When we planned our Spring Break in Paris trip this last March I wanted to spend two weeks immersed in French culture. I wanted to shop in the boulangeries and fromageries of Paris and sit at cafes while my children played on the cobblestones in the squares. I wanted to hang out in the parks of Paris where little French enfants wearing outfits that cost more than my whole wardrobe squealed happily in French while sailing boats in the fountains. I wanted to go to French places and do French things.
So how did we find ourselves blinking in the early morning light one day as walked down Main Street USA towards the bright pink and blue castle in the centre of the “Happiest Place on Earth”?
Well, I’ve never hid the fact that we are a Disney loving family. While some people may deride Disneyland as fake and commercial, I’ve always felt that if you’re going to do a theme park, you might as well do the best. It had been a while since we’d been to Disneyland and we knew the kids would love a Disney day.
Another factor for us was price. One day in Disneyland in California or Disney World in Orlando would cost over $500 Canadian for a family of four, or an eye watering $815 if we wanted to see more than one theme park in a day. Paris Disneyland, on the other hand, offered low season specials in March which allowed us to buy one day Park Hopper tickets for only 46 Euros per person which came to $279 Canadian for the day. Who says Europe is an expensive destination?
Paris Disneyland is just outside of the city in typical European fashion, the easiest way to get there is by public transit. We caught the RER commuter train from near our apartment and got out at the final station which was just outside the gates. Overall it took less than an hour to reach from the centre of Paris which made it a very easy day trip. The resort consisted of the Paris Disneyland park, which was similar to Disneyland in Anaheim or Magic Kingdom in Orlando as well as the smaller Hollywood Studios park and a shopping area called Disney Village, all within a five minute walk from the train station.
It was a beautiful spring day in Paris and I could immediately see why some Disney fans consider Disneyland Paris to be one of the prettiest of the Disney parks. The French seem to do gardens extremely well and the park was big and open and full of flowers. The crowds were quite manageable and as we walked around it was a lot of fun to spot all the similarities and all the differences to the American parks. Most of the same rides were there, but the layout was a little different so I found myself consulting the map quite a bit. It seemed a bit more open than the American parks, but perhaps this was just because most of the kids over the age of five seemed to be walking rather than being pushed around in enormous strollers.
I was a little curious to see if there would be any language barrier issues at Disneyland Paris, but I found that if anything there was too much English for my taste. All the signs were in both English and French and every cast member I interacted with spoke passable English. All the shows had times for both English and French versions in the schedule and while we didn’t do any character greetings you could meet the princesses in your choice of languages as well. We did find it amusing that Mickey and Minnie kept their original names in Paris but Goofy was called, “Dingo”. I would sometimes forget that we were actually in France until I would hear the wicked witch on the Blanche- Neige ride cackling at me in French. (Which actually sounds scarier for some reason.)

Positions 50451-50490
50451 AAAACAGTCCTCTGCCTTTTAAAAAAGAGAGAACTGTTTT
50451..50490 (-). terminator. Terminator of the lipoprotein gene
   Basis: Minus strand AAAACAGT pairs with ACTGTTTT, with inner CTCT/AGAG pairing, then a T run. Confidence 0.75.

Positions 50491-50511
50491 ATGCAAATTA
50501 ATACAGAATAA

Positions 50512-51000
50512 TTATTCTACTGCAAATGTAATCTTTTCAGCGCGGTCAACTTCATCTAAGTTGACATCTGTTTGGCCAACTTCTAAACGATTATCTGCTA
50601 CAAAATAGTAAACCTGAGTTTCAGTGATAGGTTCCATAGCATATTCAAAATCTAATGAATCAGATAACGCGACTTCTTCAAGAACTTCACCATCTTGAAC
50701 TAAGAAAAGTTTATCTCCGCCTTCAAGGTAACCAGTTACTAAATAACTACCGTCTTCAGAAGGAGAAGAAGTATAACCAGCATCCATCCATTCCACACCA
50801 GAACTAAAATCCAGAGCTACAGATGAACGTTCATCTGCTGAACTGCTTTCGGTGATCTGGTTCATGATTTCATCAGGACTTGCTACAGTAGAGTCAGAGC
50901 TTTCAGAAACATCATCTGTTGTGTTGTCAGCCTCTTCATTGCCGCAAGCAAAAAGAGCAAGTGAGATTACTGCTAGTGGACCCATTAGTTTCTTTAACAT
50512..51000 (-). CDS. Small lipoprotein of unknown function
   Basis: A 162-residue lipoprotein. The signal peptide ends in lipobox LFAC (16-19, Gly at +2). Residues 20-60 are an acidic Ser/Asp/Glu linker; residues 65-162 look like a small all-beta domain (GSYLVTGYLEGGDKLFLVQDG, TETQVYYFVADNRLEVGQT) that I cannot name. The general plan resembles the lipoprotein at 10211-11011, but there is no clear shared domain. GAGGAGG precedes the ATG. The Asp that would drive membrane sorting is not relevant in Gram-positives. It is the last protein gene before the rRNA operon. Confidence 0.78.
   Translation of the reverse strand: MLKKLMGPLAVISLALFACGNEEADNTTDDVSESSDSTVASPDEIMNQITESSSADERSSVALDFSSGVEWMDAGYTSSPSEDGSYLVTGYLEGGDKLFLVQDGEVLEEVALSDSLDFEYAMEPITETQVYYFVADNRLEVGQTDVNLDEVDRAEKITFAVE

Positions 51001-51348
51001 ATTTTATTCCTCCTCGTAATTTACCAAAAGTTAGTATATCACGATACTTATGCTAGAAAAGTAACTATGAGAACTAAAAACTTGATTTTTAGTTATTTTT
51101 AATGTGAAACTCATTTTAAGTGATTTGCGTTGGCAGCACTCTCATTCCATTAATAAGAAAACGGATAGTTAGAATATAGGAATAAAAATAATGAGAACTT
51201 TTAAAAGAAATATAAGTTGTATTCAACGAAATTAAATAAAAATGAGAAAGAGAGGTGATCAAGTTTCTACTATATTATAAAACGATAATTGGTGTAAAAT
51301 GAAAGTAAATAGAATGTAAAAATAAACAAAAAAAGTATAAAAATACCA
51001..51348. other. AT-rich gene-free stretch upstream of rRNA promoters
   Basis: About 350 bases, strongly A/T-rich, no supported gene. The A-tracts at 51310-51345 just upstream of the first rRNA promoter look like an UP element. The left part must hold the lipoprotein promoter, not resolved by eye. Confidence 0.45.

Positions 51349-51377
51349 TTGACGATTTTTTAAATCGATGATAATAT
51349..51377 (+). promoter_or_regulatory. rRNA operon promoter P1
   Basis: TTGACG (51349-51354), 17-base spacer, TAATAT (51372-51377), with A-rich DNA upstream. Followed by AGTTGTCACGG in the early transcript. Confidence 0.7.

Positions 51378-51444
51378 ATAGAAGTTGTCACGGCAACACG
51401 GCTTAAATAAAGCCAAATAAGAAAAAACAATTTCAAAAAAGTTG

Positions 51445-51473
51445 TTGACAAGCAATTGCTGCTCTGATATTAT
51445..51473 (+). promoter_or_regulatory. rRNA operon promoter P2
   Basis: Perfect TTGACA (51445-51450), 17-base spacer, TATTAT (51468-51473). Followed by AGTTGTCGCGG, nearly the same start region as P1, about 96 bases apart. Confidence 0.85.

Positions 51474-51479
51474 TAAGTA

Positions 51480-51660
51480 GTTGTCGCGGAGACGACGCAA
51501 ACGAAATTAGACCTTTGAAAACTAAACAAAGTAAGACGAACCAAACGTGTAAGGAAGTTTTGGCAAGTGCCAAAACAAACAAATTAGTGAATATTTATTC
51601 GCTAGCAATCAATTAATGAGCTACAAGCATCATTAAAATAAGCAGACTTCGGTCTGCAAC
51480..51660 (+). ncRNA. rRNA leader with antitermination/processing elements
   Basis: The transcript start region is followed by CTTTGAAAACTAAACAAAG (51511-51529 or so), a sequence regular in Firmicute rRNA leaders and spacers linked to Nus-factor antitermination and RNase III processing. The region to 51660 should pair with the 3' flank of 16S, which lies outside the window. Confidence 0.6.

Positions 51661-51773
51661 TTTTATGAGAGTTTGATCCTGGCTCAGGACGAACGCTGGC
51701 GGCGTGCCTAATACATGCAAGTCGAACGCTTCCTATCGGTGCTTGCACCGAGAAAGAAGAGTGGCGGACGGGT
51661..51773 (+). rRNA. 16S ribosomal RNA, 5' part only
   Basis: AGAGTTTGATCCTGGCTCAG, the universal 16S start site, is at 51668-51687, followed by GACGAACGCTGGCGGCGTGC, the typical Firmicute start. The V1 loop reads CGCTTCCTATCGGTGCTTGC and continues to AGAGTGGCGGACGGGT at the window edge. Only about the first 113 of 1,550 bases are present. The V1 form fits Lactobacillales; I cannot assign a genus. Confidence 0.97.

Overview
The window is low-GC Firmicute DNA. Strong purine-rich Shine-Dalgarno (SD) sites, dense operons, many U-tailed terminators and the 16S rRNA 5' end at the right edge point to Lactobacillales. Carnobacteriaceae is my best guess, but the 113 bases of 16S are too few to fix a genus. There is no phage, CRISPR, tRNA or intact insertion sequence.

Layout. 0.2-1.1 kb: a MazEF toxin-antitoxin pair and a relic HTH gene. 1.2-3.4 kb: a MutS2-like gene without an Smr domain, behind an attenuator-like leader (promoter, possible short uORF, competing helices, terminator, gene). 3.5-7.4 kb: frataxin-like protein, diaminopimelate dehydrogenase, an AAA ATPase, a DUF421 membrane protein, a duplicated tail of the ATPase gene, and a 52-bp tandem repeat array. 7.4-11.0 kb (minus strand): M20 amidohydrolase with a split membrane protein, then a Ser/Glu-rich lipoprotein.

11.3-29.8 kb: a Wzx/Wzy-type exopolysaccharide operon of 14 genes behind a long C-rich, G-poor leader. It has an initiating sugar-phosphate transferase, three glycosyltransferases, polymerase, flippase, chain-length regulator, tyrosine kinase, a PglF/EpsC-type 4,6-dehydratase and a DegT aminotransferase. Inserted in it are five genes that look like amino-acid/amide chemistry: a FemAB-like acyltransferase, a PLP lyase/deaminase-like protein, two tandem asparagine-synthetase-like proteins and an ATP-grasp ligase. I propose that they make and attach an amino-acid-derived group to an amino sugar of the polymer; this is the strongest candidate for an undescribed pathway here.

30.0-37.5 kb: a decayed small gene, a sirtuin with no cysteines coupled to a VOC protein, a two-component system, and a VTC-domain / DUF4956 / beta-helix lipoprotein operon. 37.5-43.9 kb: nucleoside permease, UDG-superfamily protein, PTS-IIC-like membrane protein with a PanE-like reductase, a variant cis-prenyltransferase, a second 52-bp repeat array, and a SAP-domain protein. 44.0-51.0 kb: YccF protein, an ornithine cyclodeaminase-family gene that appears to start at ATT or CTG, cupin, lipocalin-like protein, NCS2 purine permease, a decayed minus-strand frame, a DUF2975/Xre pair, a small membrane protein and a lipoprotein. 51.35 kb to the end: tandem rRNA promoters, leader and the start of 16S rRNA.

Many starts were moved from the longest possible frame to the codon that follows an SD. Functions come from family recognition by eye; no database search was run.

The park was preparing for it’s big 25th anniversary celebrations later in the year so one downside of visiting at this time was all the ride closures. About a quarter of the major rides in the park were closed for refurbishments which not only limited the ride options but also increased lines at the rides that were open, but almost all of our favourites were still open and we felt that the reduced prices and smaller crowds more than made up for a few closed rides.
We had been able to purchase park hopper tickets for only a few Euro more than base tickets so we were able to walk across the plaza to the Hollywood Studios park for part of the afternoon. It reminded me of parts of California Adventure in Anaheim with a bit of Disney World’s Hollywood Studios mixed in. Like California Adventure it did feel a bit poorly designed and quickly thrown together, especially the cheap carnival feel of the Toy Story area which reminded me of the Bug’s Life zone in California.
However, like California Adventure it does feel like there has been a lot of effort recently to upgrade the park. There is a brand new Remy themed area which is unique to Disneyland Paris and both the Remy ride and the nearby Crush Coaster were great fun. Aside from those two rides, however, we didn’t find too much to capture our interest in the park. If everything in the Disneyland Park had been open, we could’ve probably skipped Hollywood Studios and not missed too much.
Overall, we had a blast on our Paris Disneyland day and I don’t regret spending one of our precious Paris days with the Mouse. The kids got a break from all the churches and museums and we got to enjoy some family time in a setting that was just the right mix of familiar and different. We tried out a few new rides and lots of old ones and enjoyed the classic Disney dining experience of paying way too much for mediocre food. I guess there are some things even France can’t change. If you’re a Disney fan and are ever in the neighbourhood, I’d strongly recommend checking it out.